The weight of my replica orange and blue jersey held me there on the couch as I watched the Denver Broncos muddle their way to a Monday Night Football loss. Most notable for me on this night was the replacement of Hank "Just To The Right Of Ted Nugent" Williams Junior with Charlie Daniels. While it got me to wondering about Mister Daniels' politics, I spent the rest of the night considering my other affiliations. Just down the road from the school where I teach, the local baseball franchise is engaged in a life-or-death struggle with a spot in the playoffs. I care about that. I'll wear a green and yellow shirt if that helps. Contrastingly, however, I don't have room in my closet for a silver and black anything that would connect me to the professional football club that shares, for the time being, that same field.
And it's not just sports that define my sartorial splendor. I was asked by my union to wear red to show solidarity with my fellow teachers in Chicago during their recent strike. Ironically, it was my various sports allegiances that keep my wardrobe essentially free of the color red. It also helped me resolve my ambivalence about my Second City union brothers and sisters who turned up their collective noses at a sixteen percent raise. While I appreciate the concerns raised about extended school days and evaluation processes, I know that there are a number of us here in Oakland who would jump at the median salary of $76,000 a year, plus sixteen percent.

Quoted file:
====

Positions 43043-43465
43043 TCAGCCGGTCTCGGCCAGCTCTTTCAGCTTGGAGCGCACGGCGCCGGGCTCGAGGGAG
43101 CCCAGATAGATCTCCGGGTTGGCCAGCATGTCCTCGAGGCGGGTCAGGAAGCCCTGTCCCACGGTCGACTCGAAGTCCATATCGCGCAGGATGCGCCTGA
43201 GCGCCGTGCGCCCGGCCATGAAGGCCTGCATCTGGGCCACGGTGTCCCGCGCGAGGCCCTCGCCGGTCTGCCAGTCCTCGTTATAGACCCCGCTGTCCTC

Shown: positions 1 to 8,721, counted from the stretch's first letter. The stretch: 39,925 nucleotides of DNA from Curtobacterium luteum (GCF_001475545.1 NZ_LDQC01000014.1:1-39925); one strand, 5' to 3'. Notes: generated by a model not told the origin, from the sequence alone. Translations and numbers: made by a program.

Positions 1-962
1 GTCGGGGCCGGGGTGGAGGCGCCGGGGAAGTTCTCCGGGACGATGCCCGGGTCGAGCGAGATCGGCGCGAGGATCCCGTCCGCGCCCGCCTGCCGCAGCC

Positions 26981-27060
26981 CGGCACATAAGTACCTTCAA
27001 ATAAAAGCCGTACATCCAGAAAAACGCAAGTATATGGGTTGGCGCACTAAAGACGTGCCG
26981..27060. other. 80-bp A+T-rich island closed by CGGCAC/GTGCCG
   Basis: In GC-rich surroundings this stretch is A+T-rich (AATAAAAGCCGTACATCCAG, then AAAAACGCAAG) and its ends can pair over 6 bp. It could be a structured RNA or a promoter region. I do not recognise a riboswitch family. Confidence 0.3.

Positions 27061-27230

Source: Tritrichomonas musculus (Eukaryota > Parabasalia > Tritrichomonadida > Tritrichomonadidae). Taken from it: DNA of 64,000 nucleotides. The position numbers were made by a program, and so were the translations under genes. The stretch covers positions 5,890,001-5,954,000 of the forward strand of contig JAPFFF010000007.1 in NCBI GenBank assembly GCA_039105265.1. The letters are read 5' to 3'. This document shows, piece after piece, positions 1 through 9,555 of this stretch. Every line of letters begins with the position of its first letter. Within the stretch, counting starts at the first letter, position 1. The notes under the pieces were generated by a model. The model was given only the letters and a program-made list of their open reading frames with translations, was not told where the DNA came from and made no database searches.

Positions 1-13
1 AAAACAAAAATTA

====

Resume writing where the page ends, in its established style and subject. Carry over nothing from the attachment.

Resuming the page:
In the meantime, perhaps my strongest argument against red was growing up in the heart of Buffalo Country, where we were routinely assailed by the scarlet and crimson waves of Nebraska and Oklahoma fans who made the trip to Boulder each year to rub our noses in our football mediocrity. Then one day, the silver and gold rose up and became a national champion*. That was more than twenty years ago. Since then, things haven't been all that glorious at Folsom Field. Last weekend, the University of Colorado lost to the Fresno State Bulldogs by a score of sixty-nine to fourteen. This came hard on the heels of two previous losses and an e-mail plea from the Buffalo's athletic director for contributions that would go toward eventually expanding and rebuilding the stadium which had only recently had luxury boxes stapled to it just a few years ago.
All of this made me tired, and so I went to bed and dreamed in black and white.